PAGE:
XCCDF, OVAL, CVE, CPE, ARF, CVSS, CCE, TMSAD collectively known as the Security Content Automation Protocol (SCAP) might come across as the alphabet soup of standards. But for many in the government—especially in the security community—SCAP might be the best thing since the Internet. Issued by the National Institute of Standards and Technology (NIST), SCAP is a combination of open security standards that were developed from community participation. It is a methodology used to evaluate vulnerability management, measurement, and policy compliance of security software solutions. SCAP certification assures an organization that the security solution they have invested in meets NIST's and FISMA's highest standards. In particular, an SCAP certified security solution complies with the reporting requirements of NIST and FISMA, and exports validated data in a standardized XML format.
SecurityCenter 5 is now fully certified against SCAP 1.2
We are pleased to announce that Tenable’s SecurityCenter 5 is now an SCAP validated tool, certified to perform SCAP 1.2 compatible assessments.
Why is SCAP so important?
In the early days before the SCAP 1.0 standard was released, whenever a government agency tried to evaluate security software solutions for configuration auditing or vulnerability assessment, no two vendors produced the same result against the same target; and worse, the reports created by the vendors’ products were completely incompatible with each other and required specialized software to interpret. So there was no easy way to compare products and their results.
Agreeing on even simple items such as password length was a challenge. For example, if a policy required a password length of 8 and the target was configured for password length of 10, one vendor might flag it as fail (not an exact match), and another vendor might pass the same check (interpreted as stricter than the policy value). Even though each vendor was right, imagine repeating the same process over thousands of individual security specifications and trying to measure results. Government agencies didn’t have a good way to compare vendors or to test products consistently. All they could do was look at the software price, toss a coin and hope that the chosen software worked as expected once it went live. Of course I am over simplifying, but you get the point: SCAP is all about standardization.
Eventually, government agencies called for standardization. The result was an amalgamation of standards under the umbrella of a single protocol called the Security Content Automation Protocol (SCAP).
NIST then required that all vendors who wanted to sell to the government must define settings in the same way (XCCDF), evaluate targets the same way (OVAL), determine if targets are applicable for a test the same way (CPE), and generate reports that are identical for the same target (ARF). The result? Reports generated by one tool could be easily imported into another product for analysis and comparison as long as the product was SCAP certified. Any vendor innovation would come from ease of use or speedier scans for example, not from specialized evaluations of tests or exotic reports.
This was a welcome development for Tenable, because it meant we no longer had to convert large benchmark PDF files into our proprietary .audit files. We were one of the first vendors to get SCAP 1.0 certified in 2008. Any customer with access to SCAP content was able to run scans with it using SecurityCenter.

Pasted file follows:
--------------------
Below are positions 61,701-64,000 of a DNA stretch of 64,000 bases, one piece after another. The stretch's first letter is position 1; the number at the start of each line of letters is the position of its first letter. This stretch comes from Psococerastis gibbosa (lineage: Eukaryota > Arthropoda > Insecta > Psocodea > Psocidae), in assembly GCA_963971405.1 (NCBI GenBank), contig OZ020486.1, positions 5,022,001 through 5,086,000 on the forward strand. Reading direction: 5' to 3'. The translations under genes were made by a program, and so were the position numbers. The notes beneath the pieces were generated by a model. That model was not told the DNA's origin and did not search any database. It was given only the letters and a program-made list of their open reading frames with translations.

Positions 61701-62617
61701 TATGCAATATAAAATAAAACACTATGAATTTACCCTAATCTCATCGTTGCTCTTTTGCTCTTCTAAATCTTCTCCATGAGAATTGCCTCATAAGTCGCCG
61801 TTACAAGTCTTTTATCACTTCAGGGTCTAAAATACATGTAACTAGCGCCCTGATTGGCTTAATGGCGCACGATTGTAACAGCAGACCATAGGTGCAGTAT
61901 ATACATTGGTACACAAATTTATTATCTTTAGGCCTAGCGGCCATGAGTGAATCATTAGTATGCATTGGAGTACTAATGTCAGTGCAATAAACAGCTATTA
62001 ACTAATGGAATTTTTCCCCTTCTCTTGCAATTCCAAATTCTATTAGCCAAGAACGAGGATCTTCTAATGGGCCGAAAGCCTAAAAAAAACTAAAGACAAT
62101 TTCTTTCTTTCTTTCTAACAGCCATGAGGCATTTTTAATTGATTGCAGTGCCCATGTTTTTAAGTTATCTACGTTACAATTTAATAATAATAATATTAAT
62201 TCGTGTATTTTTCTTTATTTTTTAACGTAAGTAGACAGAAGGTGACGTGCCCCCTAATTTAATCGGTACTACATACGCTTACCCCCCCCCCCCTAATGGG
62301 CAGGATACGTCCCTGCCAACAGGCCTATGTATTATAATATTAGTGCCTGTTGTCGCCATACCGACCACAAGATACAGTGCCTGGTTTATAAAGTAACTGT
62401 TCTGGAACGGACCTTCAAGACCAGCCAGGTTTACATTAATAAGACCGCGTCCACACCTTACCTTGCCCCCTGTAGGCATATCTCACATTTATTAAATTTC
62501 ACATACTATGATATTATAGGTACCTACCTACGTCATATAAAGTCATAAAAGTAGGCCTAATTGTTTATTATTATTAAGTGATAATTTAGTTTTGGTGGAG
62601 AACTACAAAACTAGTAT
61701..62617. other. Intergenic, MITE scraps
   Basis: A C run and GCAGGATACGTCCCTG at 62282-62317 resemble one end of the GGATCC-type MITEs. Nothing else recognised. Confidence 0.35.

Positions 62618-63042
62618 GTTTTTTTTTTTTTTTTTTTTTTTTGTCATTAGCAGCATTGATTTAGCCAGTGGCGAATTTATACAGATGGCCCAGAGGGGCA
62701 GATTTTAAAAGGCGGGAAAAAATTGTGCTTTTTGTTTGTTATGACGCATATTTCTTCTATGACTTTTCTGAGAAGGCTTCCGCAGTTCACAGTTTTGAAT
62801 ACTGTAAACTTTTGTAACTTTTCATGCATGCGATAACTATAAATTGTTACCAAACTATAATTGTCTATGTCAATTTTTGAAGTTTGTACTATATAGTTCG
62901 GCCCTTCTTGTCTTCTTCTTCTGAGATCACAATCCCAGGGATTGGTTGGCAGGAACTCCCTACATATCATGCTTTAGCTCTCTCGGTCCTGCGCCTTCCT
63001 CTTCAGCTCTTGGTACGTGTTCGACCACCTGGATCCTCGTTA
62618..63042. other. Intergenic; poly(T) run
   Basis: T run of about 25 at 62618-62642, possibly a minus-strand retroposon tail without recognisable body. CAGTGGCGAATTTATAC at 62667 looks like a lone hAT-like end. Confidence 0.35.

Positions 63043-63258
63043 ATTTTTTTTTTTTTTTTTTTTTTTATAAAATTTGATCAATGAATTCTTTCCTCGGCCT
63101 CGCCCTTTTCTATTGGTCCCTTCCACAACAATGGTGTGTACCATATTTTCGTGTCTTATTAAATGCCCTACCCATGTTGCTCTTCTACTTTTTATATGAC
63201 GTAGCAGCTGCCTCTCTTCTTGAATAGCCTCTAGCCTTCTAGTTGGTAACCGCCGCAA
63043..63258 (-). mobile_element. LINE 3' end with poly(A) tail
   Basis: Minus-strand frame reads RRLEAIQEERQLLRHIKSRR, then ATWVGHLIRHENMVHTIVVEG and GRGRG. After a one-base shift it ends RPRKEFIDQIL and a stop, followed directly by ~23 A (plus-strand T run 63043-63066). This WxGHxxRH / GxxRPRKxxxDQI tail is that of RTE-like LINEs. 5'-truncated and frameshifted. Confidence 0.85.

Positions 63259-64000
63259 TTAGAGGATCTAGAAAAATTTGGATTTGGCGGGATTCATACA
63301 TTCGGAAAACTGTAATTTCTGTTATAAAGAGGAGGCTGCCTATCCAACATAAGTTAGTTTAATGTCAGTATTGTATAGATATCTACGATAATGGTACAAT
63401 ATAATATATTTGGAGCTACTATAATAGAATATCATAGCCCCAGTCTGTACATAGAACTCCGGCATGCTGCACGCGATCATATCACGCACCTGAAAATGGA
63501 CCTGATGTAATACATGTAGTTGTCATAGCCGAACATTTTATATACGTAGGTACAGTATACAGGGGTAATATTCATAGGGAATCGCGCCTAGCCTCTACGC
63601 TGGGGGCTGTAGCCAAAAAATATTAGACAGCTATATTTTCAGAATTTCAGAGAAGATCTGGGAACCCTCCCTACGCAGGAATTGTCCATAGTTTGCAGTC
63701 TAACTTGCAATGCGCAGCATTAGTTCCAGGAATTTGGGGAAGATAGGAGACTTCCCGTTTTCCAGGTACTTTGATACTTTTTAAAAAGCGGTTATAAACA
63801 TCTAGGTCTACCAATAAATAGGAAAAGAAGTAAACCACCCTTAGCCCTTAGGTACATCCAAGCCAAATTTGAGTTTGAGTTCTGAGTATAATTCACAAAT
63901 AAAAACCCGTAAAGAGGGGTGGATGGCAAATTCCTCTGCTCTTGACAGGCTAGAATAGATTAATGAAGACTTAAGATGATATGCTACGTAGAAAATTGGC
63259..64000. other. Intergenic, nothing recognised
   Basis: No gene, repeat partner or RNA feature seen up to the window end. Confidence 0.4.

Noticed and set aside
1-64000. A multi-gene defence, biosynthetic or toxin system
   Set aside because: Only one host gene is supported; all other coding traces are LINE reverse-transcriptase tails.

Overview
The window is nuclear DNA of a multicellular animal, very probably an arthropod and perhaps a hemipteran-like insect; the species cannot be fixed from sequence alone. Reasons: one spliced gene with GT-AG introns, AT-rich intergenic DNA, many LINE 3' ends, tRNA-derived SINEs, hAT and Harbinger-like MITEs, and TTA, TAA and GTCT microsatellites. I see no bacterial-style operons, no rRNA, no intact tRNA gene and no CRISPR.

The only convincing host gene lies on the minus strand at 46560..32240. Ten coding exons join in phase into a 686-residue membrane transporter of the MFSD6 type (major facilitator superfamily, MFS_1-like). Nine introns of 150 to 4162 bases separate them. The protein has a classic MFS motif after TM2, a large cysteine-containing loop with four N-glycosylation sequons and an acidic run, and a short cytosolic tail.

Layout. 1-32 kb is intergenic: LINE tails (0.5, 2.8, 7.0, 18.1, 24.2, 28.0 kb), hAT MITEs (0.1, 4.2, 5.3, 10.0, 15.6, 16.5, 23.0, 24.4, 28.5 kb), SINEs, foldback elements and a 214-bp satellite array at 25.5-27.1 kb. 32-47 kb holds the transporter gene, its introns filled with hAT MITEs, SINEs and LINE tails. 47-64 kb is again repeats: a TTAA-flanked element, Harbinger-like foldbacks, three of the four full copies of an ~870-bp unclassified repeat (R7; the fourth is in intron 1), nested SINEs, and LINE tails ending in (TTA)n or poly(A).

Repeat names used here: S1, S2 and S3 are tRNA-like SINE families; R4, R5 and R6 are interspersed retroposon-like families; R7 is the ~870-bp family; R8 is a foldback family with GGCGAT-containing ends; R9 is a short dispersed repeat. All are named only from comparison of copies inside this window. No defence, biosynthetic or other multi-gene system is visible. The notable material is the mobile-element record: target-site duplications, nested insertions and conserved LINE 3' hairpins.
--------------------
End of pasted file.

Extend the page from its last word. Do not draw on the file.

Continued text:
For all the promise that the initial versions SCAP (1.0/1.1) held, SCAP did not initially achieve all its goals. Many vendors supported it, and a lot of content was generated for SCAP. But some goals remained unrealized: the reports from vendors were not always importable, and coverage for all OVAL tests was spotty.
In retrospect, the standard was put together hastily, the requirements were open to interpretation, and testing was sketchy. Compared to the current SCAP version, the standards to achieve certification were far simpler and less detailed. The result was that not all SCAP validated tools were created equal.
If SCAP 1.0/1.1 was a toddler, then SCAP 1.2 is the grown-up. That’s the level of transformation and complexity added to SCAP. We now have more clarity.
SCAP 1.2 ushered in a completely new content format. Previous SCAP versions had four different files for XCCDF, OVAL and CPE content; they are now all merged into one big XML file. NIST released the SCAP validation test suite so that all vendors know exactly what they will be tested against. And the new standard mandates backward compatibility with SCAP 1.0/1.1 so that the existing SCAP 1.0/1.1 content will still work.
The SCAP test suite has 46 different requirements and 75,000 tests
The SCAP test suite has 46 different requirements and 75,000 tests. Failing just one test means failing SCAP certification completely. After months of hard work, we are happy to report that SecurityCenter 5 is now fully certified against SCAP 1.2.
Any vendor who has been through SCAP certification knows how rigorous it is and how rewarding it is to deliver an SCAP validated solution to our customers. We are honored to work with government agencies that trust Tenable with their security needs. SecurityCenter provides you with the highest standard in continuous network monitoring and SCAP solutions.